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It doesnt take an expert fan to know that Doctor Who is constantly reinventing itself with new actors, new costumes, new sonics, new sidekicks—a strategy thats kept the show and the fandom alive since 1963. But even as the face of Doctor changes and the sidekicks come and go, there has been one constant companion throughout all the adventures: the TARDIS.

Her interior may change dramatically, and her exterior slightly, but that iconic blue police box is something even non-fans can recognize as the principle iconography of the series. So what does it mean that Doctor Whos new showrunner, Chris Chibnall, waited two entire episodes before revealing Jodie Whittakers first TARDIS ride in the final moments of “The Ghost Monument?” It means that this season of Who has something a little deeper on its mind. Whittaker spoke with Vanity Fair about the deeper changes in the long-running series, all of which might illuminate the shows latest mysterious phrase: The Timeless Child.

The second episode of Season 11 focuses on a foot race in which Whittakers Doctor, her three friends Yasmin (Mandip Gill), Ryan (Tosin Cole), and Graham (Bradley Walsh), and two strangers, Angstrom (Susan Lynch) and Epzo (Shaun Dooley), dash across a treacherous, deserted planet towards a mysterious goal called the Ghost Monument. The Doctor discovers early on that this is another name for her lost ship, the TARDIS. But since the TARDISs absence is such an important piece of the episode, its worth focusing on what else Chibnall has filled the hour with. If this years premiere was all about introductions of Whittaker, her outfit, her sonic, and her friends, then this second installment seems chiefly focused on the shows new mission statement.

With Brexit still looming on the horizon in the U.K., Doctor Who is hammering hard against xenophobia, offering up a myriad of narrative perspectives, and celebrating the notion of a united front. The episode starts with Angstrom and Epzo—who are from two different clans—locked in a heated, frankly racist battle for survival and ends with them joining together. The episode wasnt exactly subtle on this front, and American fans may have noticed Whittakers Doctor borrowing a loaded phrase from Hillary Clintons 2016s presidential bid. The six characters in this episode? The Doctor says theyre “stronger together.”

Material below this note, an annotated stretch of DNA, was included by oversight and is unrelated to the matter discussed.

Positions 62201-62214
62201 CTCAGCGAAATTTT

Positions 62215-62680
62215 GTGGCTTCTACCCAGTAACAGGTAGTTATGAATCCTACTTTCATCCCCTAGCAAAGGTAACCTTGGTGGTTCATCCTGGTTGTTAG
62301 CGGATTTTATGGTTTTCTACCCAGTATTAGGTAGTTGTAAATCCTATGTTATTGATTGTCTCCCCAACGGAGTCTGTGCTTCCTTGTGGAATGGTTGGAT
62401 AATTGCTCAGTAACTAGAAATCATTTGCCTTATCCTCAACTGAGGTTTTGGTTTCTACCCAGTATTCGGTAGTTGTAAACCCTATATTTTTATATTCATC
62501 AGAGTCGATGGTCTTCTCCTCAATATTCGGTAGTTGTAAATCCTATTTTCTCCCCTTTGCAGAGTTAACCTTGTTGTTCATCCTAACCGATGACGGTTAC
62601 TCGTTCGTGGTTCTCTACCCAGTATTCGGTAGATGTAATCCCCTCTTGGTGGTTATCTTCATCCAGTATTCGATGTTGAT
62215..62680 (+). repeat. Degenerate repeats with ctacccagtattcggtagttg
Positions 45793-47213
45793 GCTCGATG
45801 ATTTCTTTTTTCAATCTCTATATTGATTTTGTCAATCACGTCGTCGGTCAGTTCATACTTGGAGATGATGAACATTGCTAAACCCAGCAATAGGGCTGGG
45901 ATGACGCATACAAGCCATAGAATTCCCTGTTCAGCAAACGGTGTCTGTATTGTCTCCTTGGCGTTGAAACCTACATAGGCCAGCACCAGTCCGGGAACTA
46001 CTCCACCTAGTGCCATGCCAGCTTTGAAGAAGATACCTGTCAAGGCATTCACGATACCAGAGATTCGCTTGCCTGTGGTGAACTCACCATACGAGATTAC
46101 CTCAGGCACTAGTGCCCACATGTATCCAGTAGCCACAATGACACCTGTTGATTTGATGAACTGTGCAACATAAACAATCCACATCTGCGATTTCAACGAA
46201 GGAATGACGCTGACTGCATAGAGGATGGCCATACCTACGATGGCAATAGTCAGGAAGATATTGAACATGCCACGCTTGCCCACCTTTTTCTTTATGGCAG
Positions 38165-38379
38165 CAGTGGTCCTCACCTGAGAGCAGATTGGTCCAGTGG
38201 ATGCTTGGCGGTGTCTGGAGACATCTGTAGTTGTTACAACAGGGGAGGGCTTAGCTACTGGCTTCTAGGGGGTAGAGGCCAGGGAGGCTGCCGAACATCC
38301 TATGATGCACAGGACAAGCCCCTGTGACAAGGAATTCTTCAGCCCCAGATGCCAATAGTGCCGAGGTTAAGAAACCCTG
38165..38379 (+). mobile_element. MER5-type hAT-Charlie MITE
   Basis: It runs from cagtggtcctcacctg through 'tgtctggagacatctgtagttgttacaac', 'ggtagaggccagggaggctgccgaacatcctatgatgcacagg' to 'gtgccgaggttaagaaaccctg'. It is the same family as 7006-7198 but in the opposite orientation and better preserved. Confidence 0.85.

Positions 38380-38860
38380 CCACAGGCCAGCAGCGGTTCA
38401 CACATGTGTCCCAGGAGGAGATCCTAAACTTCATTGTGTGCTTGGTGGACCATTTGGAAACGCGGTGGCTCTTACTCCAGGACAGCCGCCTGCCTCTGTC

This philosophy is reflected in front of the camera, with the first-ever woman to play the Doctor surrounded by a trio of companions from various backgrounds. (For a long time, it felt as though the Doctors “Companion” had become tantamount to the label “Bond Girl,” with a rotations of fresh-faced young actresses taking on the role.) “It's not the first time there's been three companions, but I think that is different from recent years,” Whittaker said in our interview. “[Chibnall] just loves the idea of this journey through all these different perspectives and energies and ages and backgrounds.”

That shift is reflected behind the camera as well. The shows historically white, male creative team has been refreshed with a record number of people of color and women, who are both writing and directing this season. “Its appalling that it wasnt always this way,” Whittaker said. “But in this season, weve reflected your social circle and society that we live in today, which isnt just white, male oriented, you know? To not have female writers, to not have diverse group of people sharing a room and then share that with the directors who are going to bring their point of view to it. . .me and you, because were women, we dont need it explained.”